Overall, as there are no cures for most severe or progressive dysautonomias, the emphasis is instead placed upon maintaining mobility and function for as long as possible. Aids for walking and reaching, positioning devices, and strategies for maintaining posture, balance, and blood pressure while rising can be provided by physical and occupational therapists. Speech and nutritional therapists can devise diets and safe strategies for eating, and recommend tube feedings if necessary.

Clinical trials

As of mid-2004, the Mount Sinai Medical Center in New York was recruiting participants for a study related to a new drug for the treatment of multiple systems atrophy. Persons interested in participating in the study (Droxidopa in Treating Patients With Neurogenic Hypotension) should contact the study recruiting coordinator Horacio Kaufmann at telephone: (212) 241-7315. Additional trials for the study and treatment of multiple systems atrophy and other dysautonomias can be found at the National Institutes of Health website for clinical trials : <>.


The prognosis for persons suffering autonomic dysfunction is variable and depends on specific dysfunction and on the severity of the dysfunction. Autonomic dysfunctions can present as acute and reversible syndromes, or can present in more chronic and progressive forms. Persons with orthostatic intolerance can usually maintain a normal lifespan and active lifestyle with treatment and minimal coping measures, while persons with multiple systems atrophy usually have a lifespan of about 57 years after diagnosis.



Goldstein, David S., and Linda J. Smith. The NDRF Handbook for Patients with Dysautonomias. Malden, MA: Blackwell Futura Media, 2002.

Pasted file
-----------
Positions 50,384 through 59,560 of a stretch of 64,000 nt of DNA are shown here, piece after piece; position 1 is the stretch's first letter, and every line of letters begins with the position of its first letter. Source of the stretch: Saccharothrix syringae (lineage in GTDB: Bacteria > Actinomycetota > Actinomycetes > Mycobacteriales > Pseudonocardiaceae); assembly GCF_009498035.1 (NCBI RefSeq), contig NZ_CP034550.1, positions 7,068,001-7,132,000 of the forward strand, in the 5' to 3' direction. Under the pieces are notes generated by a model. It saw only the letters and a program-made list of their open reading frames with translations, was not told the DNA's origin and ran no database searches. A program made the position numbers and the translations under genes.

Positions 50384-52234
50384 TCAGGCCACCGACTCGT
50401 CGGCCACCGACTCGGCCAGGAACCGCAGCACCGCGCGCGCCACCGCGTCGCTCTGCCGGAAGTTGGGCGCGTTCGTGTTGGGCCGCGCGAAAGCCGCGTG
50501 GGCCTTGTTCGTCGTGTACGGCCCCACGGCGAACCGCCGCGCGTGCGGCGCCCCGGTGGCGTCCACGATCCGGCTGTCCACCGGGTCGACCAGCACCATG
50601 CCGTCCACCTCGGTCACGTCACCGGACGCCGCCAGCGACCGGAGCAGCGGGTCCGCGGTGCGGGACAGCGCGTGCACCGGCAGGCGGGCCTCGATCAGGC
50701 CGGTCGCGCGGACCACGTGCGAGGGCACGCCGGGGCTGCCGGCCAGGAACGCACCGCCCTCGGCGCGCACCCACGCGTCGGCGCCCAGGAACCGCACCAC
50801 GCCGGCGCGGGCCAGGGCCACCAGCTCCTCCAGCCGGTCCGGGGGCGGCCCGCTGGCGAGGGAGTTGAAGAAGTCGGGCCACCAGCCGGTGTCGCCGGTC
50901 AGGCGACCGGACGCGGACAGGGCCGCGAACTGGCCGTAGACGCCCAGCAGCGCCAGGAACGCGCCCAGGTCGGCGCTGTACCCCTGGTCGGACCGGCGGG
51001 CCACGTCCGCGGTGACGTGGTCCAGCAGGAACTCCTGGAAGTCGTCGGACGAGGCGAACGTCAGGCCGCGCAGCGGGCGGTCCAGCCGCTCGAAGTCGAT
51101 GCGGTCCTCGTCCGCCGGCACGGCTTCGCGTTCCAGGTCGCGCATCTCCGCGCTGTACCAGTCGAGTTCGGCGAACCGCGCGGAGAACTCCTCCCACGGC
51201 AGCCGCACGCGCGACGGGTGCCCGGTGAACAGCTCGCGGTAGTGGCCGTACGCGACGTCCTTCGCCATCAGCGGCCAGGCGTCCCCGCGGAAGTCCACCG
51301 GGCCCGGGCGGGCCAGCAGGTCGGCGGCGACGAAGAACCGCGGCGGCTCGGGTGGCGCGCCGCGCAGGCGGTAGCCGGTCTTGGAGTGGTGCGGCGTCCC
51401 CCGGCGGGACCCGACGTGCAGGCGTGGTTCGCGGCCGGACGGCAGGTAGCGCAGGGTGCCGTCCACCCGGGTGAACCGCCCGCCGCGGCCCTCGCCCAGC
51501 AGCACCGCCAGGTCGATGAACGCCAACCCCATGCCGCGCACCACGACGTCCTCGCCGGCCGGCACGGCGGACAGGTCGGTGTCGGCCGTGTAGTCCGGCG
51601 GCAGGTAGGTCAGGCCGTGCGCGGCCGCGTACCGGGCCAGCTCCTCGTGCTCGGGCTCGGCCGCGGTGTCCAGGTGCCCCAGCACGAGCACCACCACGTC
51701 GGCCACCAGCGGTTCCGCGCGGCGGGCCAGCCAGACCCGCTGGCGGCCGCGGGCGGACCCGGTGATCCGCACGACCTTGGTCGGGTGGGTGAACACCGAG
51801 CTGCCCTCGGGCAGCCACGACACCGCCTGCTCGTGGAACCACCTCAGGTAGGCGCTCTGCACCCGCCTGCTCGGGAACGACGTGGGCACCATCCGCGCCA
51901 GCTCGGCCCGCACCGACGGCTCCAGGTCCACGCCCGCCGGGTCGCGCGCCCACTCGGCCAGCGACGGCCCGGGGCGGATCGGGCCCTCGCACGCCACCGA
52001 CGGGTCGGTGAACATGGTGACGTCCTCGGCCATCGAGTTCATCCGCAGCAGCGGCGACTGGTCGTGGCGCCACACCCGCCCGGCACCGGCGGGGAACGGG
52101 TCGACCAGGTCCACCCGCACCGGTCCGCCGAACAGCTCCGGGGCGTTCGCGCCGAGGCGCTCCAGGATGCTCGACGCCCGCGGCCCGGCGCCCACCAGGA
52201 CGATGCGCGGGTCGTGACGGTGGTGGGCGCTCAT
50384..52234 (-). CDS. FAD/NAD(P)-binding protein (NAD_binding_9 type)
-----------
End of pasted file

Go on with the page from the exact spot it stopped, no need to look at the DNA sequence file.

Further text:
"Disorders of the Autonomic Nervous System." National Dysautonomia Research Foundation. May 16, 2004 (May 22, 2004). <>.

"NINDS Dysautonomia Information Page." National Institute of Neurological Disorders and Stroke. May 16, 2004 (May 22, 2004). <>.


Dysautonomia Foundation. 633 Third Avenue, 12th Floor, New York, NY 10017-6706. (212) 949-6644; Fax: (212) 682-7625. [email protected]. <>.

Familial Dysautonomia Hope Foundation, Inc. (FD Hope). 1170 Green Knolls Drive, Buffalo Grove, IL 60089. (828) 466-1678. [email protected]. <>.

National Dysautonomia Research Foundation. 1407 West 4th Street, Red Wing, MN 55066-2108. (651) 267-0525; Fax: (651) 267-0524. [email protected]. <>.

National Organization for Rare Disorders (NORD). P.O. Box 1968 (55 Kenosia Avenue), Danbury, CT 06813-1968. (203) 744-0100 or (800) 999-NORD; Fax: (203) 798-2291. [email protected]. <>.

Shy-Drager/Multiple System Atrophy Support Group, Inc. 2004 Howard Lane, Austin, TX 78728. (866) 737-4999 or (800) 999-NORD; Fax: (512) 251-3315. [email protected]. <>.

Paul Arthur